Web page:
1 to 18GHz Power Divider –
Ultra Wideband Power Dividers
AWG-PS2W0118-01SF – 1 to 18GHz Power Divider
AWG-PS2W0118-01SF is our ultra wideband 2 way power divider. It has an operating frequency from 1 to 18GHz. The insertion loss (above the theoretical 3-dB splitter loss) is 1.6 dB loss. The VSWR has a maximum value of 1.7 and port to port isolation is 14dB min. Measuring 99 mm by 24mm, AWG-PS2W0118-01SF is the ideal ultra wideband power divider for your RF instrumentation needs.
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1 to 18 GHz Power Divider – 3 Types, Their Advantages and Disadvantages
The term ‘power divider’ has often been used to refer to devices meant to distribute power to two or more outputs. In the most restricted sense, however, such a device will only have one input port and more than one output port, and in theory, all ports are matched and isolated from one another.
Different dividers, though, are built to handle different frequencies. The lowest of these typically, is the HF (high frequency) band, at 1-30 MHz (megahertz). The highest is the Ku-Band, operating at 12-18 GHz (gigahertz), and the L-Band is right in the middle, at 1-2 GHz. This means that, when dealing with such systems, you’ll need a 1 to 18 GHz power divider.
There are several possible types of power dividers – octave, multi-octave, and resistive. Each one has its pros and cons, as with all kinds of technology currently existing. A 1 to 18GHz power divider is considered an ultra-wideband power divider.
Resistive Power Dividers
Resistive power dividers are naturally wideband, meaning they can work from DC, or zero frequency, up to 18GHz. The biggest advantage such a divider has is its size – it can be made quite compact because it contains only lumped elements.
The disadvantages of a resistive splitter, however, include the real resistive loss of a little more of 3dB (decibels), as well as its poor isolation.
In applications like power amplifier combiners, using a resistive power divider is an unacceptable option. The less-than-optimal isolation between output ports is also a big factor in deciding against such dividers. For test equipment, though, these factors aren’t that big a deal, since additional power isn’t hard to come by.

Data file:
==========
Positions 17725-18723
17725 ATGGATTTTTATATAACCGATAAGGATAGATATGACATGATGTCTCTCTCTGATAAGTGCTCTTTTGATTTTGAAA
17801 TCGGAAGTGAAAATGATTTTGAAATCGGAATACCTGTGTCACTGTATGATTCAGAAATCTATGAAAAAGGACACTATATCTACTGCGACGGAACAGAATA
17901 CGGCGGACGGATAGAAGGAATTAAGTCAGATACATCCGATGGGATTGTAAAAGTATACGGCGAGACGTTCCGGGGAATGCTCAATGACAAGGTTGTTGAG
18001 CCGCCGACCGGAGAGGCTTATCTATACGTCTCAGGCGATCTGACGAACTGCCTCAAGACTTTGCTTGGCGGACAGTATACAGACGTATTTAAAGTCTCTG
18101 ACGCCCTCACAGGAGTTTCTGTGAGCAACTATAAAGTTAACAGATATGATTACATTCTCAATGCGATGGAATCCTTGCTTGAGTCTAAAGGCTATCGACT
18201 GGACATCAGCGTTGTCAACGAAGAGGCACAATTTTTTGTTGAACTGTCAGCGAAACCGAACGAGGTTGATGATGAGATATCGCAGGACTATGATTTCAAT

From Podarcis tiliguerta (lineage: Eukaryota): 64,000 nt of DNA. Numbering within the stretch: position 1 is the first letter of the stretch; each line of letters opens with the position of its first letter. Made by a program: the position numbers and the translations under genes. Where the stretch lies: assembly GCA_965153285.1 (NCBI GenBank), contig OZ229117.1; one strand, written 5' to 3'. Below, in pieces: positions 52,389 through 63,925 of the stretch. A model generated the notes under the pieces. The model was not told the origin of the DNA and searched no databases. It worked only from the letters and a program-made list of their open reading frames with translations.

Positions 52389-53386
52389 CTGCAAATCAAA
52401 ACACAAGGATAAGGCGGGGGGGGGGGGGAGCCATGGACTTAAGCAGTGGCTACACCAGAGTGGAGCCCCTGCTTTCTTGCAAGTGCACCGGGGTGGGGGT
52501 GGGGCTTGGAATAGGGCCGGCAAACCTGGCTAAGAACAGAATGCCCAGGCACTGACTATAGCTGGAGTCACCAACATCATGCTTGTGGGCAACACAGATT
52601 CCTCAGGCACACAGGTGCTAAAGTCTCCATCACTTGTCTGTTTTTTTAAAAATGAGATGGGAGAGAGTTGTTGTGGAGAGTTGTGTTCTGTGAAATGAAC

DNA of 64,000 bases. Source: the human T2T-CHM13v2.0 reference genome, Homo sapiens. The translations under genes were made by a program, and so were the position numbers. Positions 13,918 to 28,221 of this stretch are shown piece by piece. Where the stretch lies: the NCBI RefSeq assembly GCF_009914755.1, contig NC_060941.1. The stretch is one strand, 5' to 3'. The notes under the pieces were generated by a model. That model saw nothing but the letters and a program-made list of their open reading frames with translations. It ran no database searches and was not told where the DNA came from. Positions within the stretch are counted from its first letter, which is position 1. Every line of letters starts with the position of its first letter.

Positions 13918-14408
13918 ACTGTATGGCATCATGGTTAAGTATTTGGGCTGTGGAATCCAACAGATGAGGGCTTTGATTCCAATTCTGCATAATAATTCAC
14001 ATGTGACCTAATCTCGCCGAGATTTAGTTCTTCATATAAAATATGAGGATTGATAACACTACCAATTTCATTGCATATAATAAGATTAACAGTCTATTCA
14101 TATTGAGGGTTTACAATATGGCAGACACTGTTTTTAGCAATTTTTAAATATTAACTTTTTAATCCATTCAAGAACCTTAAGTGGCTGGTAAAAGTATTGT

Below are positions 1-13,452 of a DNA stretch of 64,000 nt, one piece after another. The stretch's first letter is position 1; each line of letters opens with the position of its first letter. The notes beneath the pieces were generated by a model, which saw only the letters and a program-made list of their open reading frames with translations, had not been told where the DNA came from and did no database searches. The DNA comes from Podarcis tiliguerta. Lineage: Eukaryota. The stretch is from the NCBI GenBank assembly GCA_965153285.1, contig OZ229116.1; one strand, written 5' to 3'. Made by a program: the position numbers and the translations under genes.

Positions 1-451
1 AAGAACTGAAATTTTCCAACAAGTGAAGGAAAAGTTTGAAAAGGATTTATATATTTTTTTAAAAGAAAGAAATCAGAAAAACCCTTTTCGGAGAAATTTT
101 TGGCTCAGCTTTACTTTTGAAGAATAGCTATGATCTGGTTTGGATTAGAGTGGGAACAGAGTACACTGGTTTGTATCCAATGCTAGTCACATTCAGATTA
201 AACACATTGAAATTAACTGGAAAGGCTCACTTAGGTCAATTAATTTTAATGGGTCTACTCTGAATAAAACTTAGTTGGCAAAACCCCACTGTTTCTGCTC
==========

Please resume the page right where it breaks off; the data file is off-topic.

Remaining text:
Multi-Octave Power Dividers
Multi-octave power dividers typically cover communications bands from 500 MHz (megahertz) to 2.7 GHz (gigahertz).
While not as much of a wideband divider as resistive power dividers, this means it can work with WiFi bands as well as 3G and 4G. This fact makes it a popular choice for such applications as test environments and in-building distributed antenna systems, or DAS (DAS).
Wilkinson power dividers are the industry standard when it comes to such dividers, usually available in 2-way all the way up to 8-way configurations. A disadvantage of multi-octave power dividers, though, is the insertion loss. The more sections are needed for the configuration, the more it loses, although components can be customised to try and limit this.
Octave Power Dividers
Octave dividers split the input they receive up to 8 ways, although some can be used for less than that. One of the advantages to octave power dividers is the insertion loss normally being relatively inconsequential, even when one or more of the output ports isn’t used.
For example, an 8-way divider used as a 7-way divider instead will have less than a 1dB (decibel) insertion loss as a result. The largest possible insertion loss for a divider used in the 6-18 GHz range is around 1.5 dB. There are lossless configurations possible.
Given the different advantages and disadvantages, it’s important that you put some thought into which type of 1 to 18 GHz power divider to get, in order to make the most of whatever application you need it for.